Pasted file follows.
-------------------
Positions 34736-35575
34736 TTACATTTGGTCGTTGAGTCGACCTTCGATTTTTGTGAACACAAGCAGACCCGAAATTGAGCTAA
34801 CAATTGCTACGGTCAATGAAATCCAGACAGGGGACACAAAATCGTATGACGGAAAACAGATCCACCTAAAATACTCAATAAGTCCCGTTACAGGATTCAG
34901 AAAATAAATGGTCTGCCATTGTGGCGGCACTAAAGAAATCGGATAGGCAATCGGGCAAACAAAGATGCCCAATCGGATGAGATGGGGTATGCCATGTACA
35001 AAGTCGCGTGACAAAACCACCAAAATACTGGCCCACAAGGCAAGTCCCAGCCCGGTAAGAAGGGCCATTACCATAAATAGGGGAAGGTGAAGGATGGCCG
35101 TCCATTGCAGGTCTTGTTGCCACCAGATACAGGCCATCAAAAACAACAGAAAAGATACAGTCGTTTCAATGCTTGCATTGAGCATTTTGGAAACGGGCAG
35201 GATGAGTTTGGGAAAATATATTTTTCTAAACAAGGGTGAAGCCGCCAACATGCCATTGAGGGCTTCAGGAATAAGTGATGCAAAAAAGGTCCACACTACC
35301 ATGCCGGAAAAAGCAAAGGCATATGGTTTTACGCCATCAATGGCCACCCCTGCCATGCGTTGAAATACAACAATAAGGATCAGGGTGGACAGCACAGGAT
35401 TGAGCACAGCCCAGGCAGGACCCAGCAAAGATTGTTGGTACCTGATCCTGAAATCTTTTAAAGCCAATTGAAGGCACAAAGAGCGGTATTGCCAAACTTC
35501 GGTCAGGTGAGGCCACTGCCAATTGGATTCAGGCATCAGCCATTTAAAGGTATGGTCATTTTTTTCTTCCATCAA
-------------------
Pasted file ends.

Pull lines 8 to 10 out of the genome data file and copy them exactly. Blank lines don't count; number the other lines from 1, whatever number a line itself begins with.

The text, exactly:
35301 ATGCCGGAAAAAGCAAAGGCATATGGTTTTACGCCATCAATGGCCACCCCTGCCATGCGTTGAAATACAACAATAAGGATCAGGGTGGACAGCACAGGAT
35401 TGAGCACAGCCCAGGCAGGACCCAGCAAAGATTGTTGGTACCTGATCCTGAAATCTTTTAAAGCCAATTGAAGGCACAAAGAGCGGTATTGCCAAACTTC
35501 GGTCAGGTGAGGCCACTGCCAATTGGATTCAGGCATCAGCCATTTAAAGGTATGGTCATTTTTTTCTTCCATCAA